A new Kind of Christianity: macro history

In Chapter 20 of A New Kind of Christianity, I sketch out a seven-zone quest to describe various ways human beings and societies grow and develop. It draws from the work of Clare Graves and others.
Here’s another macrohistorical schema …
I think we need a variety of ways of trying to grasp the big picture … so I see the various schemas as complementary, not contradictory. Al Mozingo sent this summary Chapter 20.

The quest for a higher level of spirituality. Most historians when looking at the stages of human development and spirituality will come up with something like this:
#1 – Our quest for survival. A need for food, water, and shelter. We asked for help from God.
#2 – Our quest for security. As we developed into clans and tribes we farmed our own land. Our neighbors attacked us and crops fail. We became warriors and our protector and provider was God.
#3 – Our quest for power. We found a world of competing cities and states with powerful warlords. Each group looking for a competitive advantage. We saw God as our king.
#4 – Our quest for independence. In an age of powerful kings, they tend to be corrupt; they exploited us, and became a threat to us. We studied Theology – we studied God.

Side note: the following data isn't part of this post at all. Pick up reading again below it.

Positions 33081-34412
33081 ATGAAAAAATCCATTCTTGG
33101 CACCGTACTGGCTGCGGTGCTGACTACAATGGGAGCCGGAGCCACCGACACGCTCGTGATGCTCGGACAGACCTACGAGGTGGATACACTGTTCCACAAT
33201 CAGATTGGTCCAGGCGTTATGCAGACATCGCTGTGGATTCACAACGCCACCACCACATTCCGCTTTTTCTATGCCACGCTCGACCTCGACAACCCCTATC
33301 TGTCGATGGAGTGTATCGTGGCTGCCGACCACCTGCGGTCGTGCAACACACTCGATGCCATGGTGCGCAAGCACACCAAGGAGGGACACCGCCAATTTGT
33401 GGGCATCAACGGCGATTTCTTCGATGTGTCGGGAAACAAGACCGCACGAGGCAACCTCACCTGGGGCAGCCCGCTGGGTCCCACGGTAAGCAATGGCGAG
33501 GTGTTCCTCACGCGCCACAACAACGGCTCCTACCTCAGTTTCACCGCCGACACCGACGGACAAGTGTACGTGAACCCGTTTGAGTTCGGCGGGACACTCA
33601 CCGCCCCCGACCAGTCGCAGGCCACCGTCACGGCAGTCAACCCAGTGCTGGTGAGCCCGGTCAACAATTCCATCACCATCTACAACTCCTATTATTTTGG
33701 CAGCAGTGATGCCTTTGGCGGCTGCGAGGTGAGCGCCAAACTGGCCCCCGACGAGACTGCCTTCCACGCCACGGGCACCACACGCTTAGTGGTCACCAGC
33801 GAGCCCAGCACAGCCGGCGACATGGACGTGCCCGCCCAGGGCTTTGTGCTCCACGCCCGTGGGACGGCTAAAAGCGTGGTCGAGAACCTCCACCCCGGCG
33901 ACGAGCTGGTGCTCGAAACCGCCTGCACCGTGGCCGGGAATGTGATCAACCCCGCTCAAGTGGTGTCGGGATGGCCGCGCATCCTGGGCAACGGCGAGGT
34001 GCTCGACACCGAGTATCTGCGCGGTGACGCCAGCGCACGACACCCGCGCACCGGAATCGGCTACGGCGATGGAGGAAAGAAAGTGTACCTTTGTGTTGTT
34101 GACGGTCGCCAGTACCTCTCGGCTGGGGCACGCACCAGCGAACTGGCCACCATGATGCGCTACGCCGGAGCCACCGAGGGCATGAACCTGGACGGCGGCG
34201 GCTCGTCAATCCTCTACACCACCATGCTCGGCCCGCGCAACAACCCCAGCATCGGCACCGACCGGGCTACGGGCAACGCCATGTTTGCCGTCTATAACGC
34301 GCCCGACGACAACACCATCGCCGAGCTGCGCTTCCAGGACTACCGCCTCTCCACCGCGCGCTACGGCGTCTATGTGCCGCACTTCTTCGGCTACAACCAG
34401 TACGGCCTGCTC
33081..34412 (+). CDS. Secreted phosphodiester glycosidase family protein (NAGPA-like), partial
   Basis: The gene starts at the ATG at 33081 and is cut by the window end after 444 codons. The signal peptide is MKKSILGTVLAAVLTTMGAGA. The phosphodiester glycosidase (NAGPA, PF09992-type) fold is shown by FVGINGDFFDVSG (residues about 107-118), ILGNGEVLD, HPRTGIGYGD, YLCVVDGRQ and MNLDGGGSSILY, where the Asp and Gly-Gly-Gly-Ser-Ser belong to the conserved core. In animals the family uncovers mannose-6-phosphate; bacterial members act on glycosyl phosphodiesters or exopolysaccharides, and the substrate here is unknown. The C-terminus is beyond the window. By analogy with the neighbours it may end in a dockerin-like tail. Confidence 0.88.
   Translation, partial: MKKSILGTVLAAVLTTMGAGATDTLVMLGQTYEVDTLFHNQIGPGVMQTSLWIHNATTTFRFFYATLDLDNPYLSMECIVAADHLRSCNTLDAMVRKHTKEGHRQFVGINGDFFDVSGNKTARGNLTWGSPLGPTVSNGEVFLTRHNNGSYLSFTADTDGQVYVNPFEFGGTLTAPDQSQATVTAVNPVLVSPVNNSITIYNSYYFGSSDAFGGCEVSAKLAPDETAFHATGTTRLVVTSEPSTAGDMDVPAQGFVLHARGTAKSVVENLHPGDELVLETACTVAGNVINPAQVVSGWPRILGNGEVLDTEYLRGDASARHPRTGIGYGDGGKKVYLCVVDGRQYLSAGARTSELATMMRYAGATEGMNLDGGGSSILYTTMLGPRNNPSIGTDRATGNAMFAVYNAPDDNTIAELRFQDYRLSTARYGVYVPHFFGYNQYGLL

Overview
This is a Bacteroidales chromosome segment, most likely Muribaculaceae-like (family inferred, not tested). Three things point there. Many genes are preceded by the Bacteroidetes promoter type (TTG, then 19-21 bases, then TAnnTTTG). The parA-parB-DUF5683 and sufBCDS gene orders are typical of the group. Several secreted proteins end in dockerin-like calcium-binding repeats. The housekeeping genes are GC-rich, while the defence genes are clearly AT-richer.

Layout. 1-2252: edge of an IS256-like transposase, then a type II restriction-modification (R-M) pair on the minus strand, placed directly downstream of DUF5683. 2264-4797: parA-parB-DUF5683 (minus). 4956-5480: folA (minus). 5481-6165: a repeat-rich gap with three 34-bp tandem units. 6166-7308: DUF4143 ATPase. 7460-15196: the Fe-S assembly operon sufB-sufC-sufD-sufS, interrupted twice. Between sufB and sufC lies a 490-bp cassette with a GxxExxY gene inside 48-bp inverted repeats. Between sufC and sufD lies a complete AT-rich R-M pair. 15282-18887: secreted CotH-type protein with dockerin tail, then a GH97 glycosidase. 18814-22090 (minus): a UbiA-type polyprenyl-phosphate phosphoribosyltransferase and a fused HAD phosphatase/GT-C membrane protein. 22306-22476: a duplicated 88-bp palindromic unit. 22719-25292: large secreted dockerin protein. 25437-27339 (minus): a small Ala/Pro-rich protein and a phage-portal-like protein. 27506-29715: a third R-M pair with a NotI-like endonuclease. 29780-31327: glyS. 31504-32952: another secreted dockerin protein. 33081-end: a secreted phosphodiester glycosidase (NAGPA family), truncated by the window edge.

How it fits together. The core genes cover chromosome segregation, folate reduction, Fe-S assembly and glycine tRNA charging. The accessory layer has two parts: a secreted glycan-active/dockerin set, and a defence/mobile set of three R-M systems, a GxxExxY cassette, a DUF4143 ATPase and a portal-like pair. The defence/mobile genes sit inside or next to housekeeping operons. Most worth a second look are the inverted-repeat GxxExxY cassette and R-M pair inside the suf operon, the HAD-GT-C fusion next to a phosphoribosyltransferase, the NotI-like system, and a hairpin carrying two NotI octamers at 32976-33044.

#5 – Our quest for individuality. The world became a rational machine, operating according to physical, biological, social, moral, and spiritual laws. We were free to discover and express ourselves; exercising our personal freedom through competition for goods and services. Personal success was a key element. We found self-help at Mega Churches with “personal spirituality” with “personal salvation.”
#6 – Our quest for honesty. In our enlightenment as we were plundering the planet, we saw a world of extinction with our actions, and atomic bombs that could destroy the planet. Our Western “civilized” military-industrial complex and our capitalist system did not seem like the ultimate answer to everything. We probably actually move not only toward honesty, but also perhaps even humility.
#7 – Our quest for ? It looks like we could name this healing, unifying, peace, and love. From a word, from Africa, with a rich meaning ubuntu – one-another-ness, interconnectedness, joined-in-the-common-good-ness, and profound commitment to the well-being of all. A quest for sacredness, a desire to live in a growing conscious awareness of the presence of God and the goodness of God reflected in all things.
Will a new spirituality emerge?